I sat forward on the stiff couch, reaching for another chapati and refilling my plate with another serving of mokimo, rice, and stew. I was quickly learning that Eunice not only had a tremendous heart for the people in her community, but that she was also a gifted cook. Being a mgeni (visitor) in her home definitely had it’s perks. Over the course of the meal I listened to Joseph and Eunice share their vision for their church school that meets the needs of the children in their rural and impoverished community. Through education, a feeding program, and introducing the children to the love of Christ, they offer the children an opportunity to overcome the shackles of poverty and to make a lasting difference in their communities. I was moved by their vision and my heart was filled with their compassion and passion. Little did I know that this meal was just the beginning of a lasting friendship and partnership. Over the next several years we would share many meals together and become partners in ministry. Our children would one day play together, and one of their future children would even share my name.
With a full stomach and a happy heart, I leaned back and accepted a cup of creamy and sweet chai. As we continued to discuss their ministry and how we could partner together, I was distracted by the growing number of children that were gathering at the door, many of which ventured inside for a bite to eat. Eunice casually and quietly stepped to the side to offer food to each of the children. As the number of children continued to multiply, I was curious as to why they were all there. Surely this fairly-young couple wasn’t responsible for so many young children. Perhaps these were the children from the school, but that seemed unlikely as the school wasn’t necessarily close by. After observing this for several moments, I finally asked Joseph,“Who are all of these children? Are these your kids, or the kids from the school?” He glanced around as if he hadn’t noticed the horde of children that had gathered. He went on to tell me that these were neither theirs nor the school children, but that they were from the surrounding neighborhood and community. I asked him if they always took their meals here, he chuckled and replied, “Not always, but when we have enough food.” I was moved. I told him that it was refreshing to see such openness and generosity. He looked a little surprised by my comment, and replied, “We have food, as a Christian how could we not give it to these that have need.” He went on to explain that the greatest need of the people in this community was their need for food. How could his family deny this need when they have the ability to meet it? Now, I was humbled and convicted. He explained to me a belief that is deeply rooted in their culture: “I live because we live, and we live because I live.” A belief that we are all in this together, and we are all responsible for one another. I was challenged by this beautiful approach to life, this counter-cultural worldview.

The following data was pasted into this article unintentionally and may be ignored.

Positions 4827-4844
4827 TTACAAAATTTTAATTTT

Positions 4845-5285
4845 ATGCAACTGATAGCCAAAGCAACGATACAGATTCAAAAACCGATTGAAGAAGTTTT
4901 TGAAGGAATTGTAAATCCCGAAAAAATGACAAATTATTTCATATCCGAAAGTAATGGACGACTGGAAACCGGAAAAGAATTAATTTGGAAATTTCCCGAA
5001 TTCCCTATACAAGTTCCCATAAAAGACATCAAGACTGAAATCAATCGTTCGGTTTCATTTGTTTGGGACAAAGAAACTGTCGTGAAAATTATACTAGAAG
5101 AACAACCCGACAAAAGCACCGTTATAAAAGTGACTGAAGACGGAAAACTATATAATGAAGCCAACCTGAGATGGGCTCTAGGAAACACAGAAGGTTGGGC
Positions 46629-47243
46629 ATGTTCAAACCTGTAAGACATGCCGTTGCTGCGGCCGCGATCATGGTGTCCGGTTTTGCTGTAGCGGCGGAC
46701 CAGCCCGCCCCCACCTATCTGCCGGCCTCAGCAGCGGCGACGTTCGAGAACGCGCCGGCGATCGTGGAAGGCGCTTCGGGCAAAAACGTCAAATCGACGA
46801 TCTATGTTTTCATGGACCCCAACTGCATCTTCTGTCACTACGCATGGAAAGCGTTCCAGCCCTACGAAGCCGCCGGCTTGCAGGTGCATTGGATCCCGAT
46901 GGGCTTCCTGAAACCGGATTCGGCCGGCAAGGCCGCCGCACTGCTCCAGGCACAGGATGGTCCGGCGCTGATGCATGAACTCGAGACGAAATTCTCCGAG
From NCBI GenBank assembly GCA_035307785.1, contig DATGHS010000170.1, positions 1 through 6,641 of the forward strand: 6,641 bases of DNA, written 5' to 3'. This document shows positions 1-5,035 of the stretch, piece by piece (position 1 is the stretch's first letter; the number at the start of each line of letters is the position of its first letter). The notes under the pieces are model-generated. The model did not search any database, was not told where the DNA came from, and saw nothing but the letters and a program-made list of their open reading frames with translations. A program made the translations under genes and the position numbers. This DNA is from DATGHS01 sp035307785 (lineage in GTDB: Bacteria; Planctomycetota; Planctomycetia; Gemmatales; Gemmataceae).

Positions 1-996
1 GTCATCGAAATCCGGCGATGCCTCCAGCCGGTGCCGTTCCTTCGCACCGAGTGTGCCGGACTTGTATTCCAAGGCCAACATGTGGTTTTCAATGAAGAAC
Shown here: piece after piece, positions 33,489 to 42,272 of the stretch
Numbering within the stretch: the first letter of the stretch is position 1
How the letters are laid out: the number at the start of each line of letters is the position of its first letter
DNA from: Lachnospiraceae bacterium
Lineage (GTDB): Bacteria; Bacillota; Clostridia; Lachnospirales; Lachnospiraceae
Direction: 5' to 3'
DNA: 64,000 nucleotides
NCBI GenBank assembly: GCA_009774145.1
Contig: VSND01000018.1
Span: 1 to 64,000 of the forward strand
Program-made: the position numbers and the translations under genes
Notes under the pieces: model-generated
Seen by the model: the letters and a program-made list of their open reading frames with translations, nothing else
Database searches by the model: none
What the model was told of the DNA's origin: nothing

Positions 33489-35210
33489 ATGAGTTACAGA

I pondered the situation before me, and I had to ask myself, “Am I generous enough?” Looking around at the simple and humble home of my hosts, I was acutely aware of their own need, but yet their generosity flowed freely. I was reminded of the widow that Jesus spoke of in Luke 21 when he said, “Truly I say to you that this poor widow has put in more than all for all these out of their abundance have put in offerings for God, but she out of her poverty put in all the livelihood that she had.” We are often generous when there is an abundance, but do we do the same when we have great need ourselves? To be able to look past our own need and to be concerned with the needs of others is a revolutionary, counter-cultural type of generosity and love. The sharp and poignant words of Mother Teresa remind us, “If our poor die of hunger, it is not because God does not care for them. Rather, it is because you not I are generous enough” (No Greater Love). These words seem extreme and probably sting our pride. We may even disagree with their sentiment, but we would be wise to prayerfully examine these words before dismissing them. We may find that there is great truth, a calling and a challenge within. After all, in the words of minister, author, and Pulitzer-Prize finalist, Frederich Buechner, “To lend each other a hand when we’re falling….Perhaps that’s the only work that matters in the end” (Brendan).